There are certain statements you hear all the time in certain parts of the country, especially on a college campus. "How could anyone seriously support Donald Trump? They must be really stupid." I don't want to presume the intent behind statements like these. I think a lot of time they come from a place of seeking social acceptance. The person knows that he/she is talking to politically-like-minded individuals, so a "it's us versus them" statement like this makes them feel more secure and accepted in their group. It's the old saying that nothing quite bonds people like hating someone else. But this is not the caveman era. We all live in the same country. A very large, diverse country - I'll give it that. But still, hopefully, some sort of common set of values and culture bonds us that extends beyond language.
The problem with making these huge sweeping "People who support ___ are stupid, racist, mean, etc." is not just that it is disrespectful; it is that it is ineffective. And I get it, this is America, people have freedom of speech, etc. But we need to be strategic, about what we want to achieve, and how to actually achieve it. Words are powerful. Do you really think that , for example, a Donald Trump supporter, in hearing these statements, is going to think "Oh wow! That person is right. I am stupid! Guess I better not vote! Or, even, better, guess I should vote for Bernie instead! (again, this is just an example)." Come on. You don't need to be a psycology major to know that that is not actually how a person's thought process will unfold. It will probably be more like, "Wow, who does that person think he/she is to be calling me an idiot? Whatever, I don't care. I'm not listening to you. I am definitely going to stick to my guns."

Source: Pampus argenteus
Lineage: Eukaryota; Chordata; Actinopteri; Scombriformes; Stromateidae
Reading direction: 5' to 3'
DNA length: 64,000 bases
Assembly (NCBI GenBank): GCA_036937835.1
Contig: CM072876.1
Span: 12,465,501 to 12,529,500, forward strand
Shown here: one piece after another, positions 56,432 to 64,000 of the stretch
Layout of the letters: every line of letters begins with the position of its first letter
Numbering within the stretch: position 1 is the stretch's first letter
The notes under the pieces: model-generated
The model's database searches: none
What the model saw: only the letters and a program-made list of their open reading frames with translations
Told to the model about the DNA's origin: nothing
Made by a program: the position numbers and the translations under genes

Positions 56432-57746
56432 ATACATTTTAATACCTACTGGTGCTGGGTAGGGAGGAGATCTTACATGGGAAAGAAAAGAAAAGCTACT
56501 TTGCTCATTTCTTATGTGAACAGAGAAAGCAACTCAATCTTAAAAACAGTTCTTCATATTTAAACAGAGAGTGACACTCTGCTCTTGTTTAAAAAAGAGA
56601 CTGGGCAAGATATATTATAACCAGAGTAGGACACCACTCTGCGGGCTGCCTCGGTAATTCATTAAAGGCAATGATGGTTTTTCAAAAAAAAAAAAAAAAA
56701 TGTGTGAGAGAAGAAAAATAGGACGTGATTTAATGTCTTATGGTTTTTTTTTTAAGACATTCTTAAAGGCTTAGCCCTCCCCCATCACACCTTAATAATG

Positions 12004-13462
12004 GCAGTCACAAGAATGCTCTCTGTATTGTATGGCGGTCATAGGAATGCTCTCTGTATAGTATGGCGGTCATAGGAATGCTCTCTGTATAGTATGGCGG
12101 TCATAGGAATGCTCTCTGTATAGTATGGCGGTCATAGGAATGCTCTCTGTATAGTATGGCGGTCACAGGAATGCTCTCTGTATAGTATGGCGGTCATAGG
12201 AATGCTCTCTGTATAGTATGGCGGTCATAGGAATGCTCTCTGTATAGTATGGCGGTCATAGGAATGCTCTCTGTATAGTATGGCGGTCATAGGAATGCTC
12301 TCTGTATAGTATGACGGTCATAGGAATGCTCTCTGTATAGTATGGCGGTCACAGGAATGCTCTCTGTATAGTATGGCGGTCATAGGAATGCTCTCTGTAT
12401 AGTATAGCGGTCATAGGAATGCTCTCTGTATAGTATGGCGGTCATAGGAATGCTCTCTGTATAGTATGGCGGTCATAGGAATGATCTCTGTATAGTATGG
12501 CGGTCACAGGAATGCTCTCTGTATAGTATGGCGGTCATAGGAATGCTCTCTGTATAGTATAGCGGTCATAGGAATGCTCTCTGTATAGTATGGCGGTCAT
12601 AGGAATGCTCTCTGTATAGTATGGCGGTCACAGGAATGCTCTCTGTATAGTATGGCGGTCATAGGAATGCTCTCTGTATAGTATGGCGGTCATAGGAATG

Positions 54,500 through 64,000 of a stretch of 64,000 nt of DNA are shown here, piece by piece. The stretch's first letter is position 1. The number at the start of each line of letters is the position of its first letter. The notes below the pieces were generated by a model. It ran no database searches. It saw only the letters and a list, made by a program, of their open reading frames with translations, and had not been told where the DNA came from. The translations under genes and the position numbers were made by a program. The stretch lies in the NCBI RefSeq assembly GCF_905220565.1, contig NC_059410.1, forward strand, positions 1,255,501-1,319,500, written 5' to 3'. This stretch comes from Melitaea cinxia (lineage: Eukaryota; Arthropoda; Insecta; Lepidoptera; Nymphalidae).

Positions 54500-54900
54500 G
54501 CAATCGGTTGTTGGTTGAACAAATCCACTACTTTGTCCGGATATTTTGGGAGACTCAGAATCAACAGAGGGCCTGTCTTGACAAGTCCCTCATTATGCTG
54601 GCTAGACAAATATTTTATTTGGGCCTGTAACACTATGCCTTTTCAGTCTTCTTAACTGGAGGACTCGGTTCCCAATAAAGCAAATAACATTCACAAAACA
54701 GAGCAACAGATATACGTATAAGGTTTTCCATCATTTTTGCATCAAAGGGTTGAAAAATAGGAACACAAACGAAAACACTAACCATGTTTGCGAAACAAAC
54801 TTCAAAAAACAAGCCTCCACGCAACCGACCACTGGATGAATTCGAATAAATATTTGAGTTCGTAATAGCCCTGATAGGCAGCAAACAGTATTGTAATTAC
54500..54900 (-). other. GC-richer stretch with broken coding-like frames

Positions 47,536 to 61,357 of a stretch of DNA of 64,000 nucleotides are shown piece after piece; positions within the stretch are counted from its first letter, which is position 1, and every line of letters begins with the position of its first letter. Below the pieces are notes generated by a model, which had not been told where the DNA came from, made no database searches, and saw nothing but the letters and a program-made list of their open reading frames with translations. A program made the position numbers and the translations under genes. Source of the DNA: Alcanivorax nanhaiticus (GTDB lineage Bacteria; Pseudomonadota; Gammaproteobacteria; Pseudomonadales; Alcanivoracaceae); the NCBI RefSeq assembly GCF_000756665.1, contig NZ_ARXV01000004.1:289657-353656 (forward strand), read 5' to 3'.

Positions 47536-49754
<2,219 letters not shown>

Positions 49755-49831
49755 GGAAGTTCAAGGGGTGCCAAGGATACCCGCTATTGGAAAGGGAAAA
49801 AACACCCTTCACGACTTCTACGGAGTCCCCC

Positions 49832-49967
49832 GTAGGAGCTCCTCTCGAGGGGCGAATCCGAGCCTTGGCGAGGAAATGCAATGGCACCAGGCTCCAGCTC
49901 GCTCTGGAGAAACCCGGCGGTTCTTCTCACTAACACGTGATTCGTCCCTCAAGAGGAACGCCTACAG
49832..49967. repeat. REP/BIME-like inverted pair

So, the next time you think of making a statement like this, think twice. If you try arguing rationally, you may find that you don't need to be so loud for people to listen to you.